The fun comes from choosing which option to take on your turn, and how much to set the auction price. You can try for a quick win by buying all the low priced cards, you can sell cards on your turn and hope to pick up cards on other players' turns, or you can try acquire the highest priced cards with the most cash remaining.

I don't rate my own games on BGG, but if I did I would give this game a 7.5 or 8. I've played it hundreds of times myself and I still enjoy it. I even discover new strategies sometimes.

Available from Victory Point Games, Amazon (supposedly, but it appears to be out of stock and we're hoping it will be available with their free shipping option RSN), and NWS, The game comes in box and polybag versions.

Saturday, October 12, 2013

5 Health Benefits of Board Games

The following is a guest post by Kathy Flute:

Board games date as far back as 2500 B.C.E., and they continue to fill closets in households throughout the world today. Whether playing a classic game like Monopoly or newer names on the market like Settlers of Catan, board games entertain and bring people together through competitive and cooperative game play. However, board games provide much more than just entertainment. In fact, these games beneficially impact both health and development at any age. If this is news to you, here’s what you should know.

One of the primary benefits of playing board games is reducing the risk of cognitive decline, such as that associated with dementia and Alzheimer's. Board games help the brain retain and build cognitive associations well into old age. The hippocampus and prefrontal cortex especially benefit from playing board games. These areas of the brain are responsible for complex thought and memory formation, and their decline is one of the first stages of dementia and Alzheimer's. While those who are elderly show the most benefit from activities like board games, never forget that (like any healthful activity) the earlier you start, the greater the benefits received.

Blood Pressure

Board games also provide health benefits through an often overlooked side effect of many games, laughing. If you need to lower your blood pressure, try choosing a board game that’s more about entertainment than competition. Laughing has been shown to increase endorphins, which are chemicals that create a feeling of happiness. This release of endorphins help muscles to relax and blood to circulate, which in turn can lower your blood pressure. High blood pressure is associated with greater risk of artery damage, heart disease and stroke.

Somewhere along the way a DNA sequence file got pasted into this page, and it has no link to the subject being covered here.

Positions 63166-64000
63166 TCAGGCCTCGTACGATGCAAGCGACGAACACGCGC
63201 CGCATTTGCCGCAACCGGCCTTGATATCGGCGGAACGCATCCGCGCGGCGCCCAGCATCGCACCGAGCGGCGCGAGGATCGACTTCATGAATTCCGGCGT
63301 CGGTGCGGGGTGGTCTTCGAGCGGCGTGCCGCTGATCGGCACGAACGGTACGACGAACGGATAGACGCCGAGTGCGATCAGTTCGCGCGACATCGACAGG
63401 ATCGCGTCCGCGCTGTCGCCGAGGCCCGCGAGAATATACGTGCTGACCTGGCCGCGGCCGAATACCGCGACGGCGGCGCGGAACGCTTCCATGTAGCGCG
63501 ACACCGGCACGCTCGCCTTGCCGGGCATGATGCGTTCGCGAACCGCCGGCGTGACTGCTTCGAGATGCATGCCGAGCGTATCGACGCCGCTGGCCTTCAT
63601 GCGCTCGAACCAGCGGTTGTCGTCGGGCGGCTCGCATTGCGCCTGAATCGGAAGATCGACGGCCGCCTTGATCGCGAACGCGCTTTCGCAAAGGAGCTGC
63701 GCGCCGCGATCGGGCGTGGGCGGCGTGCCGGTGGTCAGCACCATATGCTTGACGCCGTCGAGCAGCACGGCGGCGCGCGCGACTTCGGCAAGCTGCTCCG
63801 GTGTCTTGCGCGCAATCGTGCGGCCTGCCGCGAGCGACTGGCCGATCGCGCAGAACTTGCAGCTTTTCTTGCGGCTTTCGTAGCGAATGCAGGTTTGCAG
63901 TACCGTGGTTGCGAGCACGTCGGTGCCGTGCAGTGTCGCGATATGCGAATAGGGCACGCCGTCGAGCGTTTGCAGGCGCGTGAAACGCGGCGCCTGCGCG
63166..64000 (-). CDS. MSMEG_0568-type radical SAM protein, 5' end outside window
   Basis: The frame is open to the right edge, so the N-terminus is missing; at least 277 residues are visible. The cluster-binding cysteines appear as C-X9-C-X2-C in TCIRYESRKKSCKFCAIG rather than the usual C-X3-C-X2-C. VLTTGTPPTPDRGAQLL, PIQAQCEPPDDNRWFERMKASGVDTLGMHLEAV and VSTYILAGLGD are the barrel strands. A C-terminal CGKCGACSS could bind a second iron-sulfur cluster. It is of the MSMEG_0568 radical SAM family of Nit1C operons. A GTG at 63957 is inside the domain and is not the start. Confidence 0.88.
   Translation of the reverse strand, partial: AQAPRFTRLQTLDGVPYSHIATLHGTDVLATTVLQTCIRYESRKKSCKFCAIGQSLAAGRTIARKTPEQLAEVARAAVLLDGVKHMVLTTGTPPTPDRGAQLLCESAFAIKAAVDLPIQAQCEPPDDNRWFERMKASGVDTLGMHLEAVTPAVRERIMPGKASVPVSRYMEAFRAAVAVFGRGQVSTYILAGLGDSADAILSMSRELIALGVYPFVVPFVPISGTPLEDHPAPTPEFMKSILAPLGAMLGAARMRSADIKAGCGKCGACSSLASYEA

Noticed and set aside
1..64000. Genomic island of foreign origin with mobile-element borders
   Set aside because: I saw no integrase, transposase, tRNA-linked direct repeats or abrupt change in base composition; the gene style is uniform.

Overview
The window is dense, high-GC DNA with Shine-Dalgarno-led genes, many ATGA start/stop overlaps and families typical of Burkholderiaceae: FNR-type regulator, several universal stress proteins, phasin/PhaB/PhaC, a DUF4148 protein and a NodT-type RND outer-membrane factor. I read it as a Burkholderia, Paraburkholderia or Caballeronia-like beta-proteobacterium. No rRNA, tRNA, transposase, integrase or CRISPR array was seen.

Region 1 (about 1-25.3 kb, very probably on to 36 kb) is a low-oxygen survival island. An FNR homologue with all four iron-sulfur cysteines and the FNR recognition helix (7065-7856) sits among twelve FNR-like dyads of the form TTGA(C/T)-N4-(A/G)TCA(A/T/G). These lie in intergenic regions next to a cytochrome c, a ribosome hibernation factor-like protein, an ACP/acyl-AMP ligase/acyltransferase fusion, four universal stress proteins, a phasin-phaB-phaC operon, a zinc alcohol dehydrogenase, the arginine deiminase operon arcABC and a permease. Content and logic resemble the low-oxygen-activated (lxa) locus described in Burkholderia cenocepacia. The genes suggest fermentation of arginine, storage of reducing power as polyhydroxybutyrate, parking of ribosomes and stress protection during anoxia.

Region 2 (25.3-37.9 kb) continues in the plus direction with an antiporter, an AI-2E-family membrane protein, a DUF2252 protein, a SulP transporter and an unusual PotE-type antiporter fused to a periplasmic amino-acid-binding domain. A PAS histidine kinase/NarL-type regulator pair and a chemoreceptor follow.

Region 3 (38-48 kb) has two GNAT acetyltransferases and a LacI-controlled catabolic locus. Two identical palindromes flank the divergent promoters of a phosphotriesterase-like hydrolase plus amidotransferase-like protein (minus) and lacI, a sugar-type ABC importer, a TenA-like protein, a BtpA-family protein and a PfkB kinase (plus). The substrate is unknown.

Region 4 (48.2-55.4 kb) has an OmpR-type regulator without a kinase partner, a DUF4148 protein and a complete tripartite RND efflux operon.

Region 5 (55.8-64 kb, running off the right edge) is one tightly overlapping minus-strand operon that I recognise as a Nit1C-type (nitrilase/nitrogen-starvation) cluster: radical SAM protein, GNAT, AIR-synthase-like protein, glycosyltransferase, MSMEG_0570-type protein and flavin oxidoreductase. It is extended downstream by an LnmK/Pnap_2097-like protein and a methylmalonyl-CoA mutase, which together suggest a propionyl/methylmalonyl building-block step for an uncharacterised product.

Along with reducing blood pressure, board games may also boost your immune system. Research has shown that negativity and stress can reduce your ability to fight disease. Positive feelings, like the laughter and enjoyment that often comes with board games, counteracts these effects by releasing neuropeptides that fight stress and boost the immune system.

Coordination and Dexterity
Many board games require the use of fine motor skills to pick up or move pieces, actions that take both coordination and dexterity. Regular practice and activity improve these basic skills, which is important for children, people with mental or physical disabilities, the elderly and those recovering from accidents. Board games make a helpful addition to occupational therapy treatments, as well as work well in areas like special needs classrooms to help improve muscle and nerve function over time.

Child Development
Board games play an integral role in child health and brain development. Board games help children develop logic and reasoning skills, improve critical thinking and boost spatial reasoning. Encouraging children to play different types of board games can also increase verbal and communication skills, while helping develop attention spans and the ability to focus for longer periods of time (not to mention the importance of teamwork). Games like Monopoly (Jr) are great for math skills as well!